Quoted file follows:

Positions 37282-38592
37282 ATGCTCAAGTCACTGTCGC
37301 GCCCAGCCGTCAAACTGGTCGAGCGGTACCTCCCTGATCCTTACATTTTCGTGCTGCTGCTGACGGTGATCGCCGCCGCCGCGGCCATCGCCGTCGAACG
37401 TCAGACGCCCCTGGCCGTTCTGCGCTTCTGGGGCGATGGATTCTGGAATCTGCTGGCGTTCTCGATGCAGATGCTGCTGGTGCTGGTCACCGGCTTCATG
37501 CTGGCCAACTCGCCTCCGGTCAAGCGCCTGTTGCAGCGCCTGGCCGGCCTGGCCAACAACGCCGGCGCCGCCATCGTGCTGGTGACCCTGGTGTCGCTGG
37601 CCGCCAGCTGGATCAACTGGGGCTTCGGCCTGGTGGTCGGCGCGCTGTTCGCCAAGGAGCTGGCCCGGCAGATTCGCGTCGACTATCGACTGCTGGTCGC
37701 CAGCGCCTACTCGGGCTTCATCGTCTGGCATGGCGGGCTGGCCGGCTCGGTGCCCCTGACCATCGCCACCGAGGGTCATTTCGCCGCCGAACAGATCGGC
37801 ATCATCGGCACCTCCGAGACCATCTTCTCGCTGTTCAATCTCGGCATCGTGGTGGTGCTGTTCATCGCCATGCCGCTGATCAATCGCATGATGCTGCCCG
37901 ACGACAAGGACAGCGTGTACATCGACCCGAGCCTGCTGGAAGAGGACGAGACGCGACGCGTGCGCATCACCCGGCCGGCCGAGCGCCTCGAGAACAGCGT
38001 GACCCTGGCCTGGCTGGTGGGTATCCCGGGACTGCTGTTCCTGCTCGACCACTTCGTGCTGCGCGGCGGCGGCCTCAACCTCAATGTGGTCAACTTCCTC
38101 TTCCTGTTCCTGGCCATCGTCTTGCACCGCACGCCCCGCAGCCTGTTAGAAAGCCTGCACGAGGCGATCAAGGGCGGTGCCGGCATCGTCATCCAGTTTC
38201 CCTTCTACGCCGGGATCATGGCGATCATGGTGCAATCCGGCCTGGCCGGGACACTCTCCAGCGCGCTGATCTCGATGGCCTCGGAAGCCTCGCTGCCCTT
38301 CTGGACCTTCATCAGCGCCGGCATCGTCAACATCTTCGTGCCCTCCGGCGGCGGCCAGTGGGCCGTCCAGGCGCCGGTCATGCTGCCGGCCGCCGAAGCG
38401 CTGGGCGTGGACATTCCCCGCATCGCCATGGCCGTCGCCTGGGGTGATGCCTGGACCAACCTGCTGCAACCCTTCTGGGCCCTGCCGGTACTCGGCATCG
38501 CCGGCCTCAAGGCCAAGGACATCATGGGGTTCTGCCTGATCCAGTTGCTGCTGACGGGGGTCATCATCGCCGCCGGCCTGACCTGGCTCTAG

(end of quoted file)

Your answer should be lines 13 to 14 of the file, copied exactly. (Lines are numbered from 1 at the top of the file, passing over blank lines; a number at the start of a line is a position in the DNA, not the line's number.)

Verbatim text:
38301 CTGGACCTTCATCAGCGCCGGCATCGTCAACATCTTCGTGCCCTCCGGCGGCGGCCAGTGGGCCGTCCAGGCGCCGGTCATGCTGCCGGCCGCCGAAGCG
38401 CTGGGCGTGGACATTCCCCGCATCGCCATGGCCGTCGCCTGGGGTGATGCCTGGACCAACCTGCTGCAACCCTTCTGGGCCCTGCCGGTACTCGGCATCG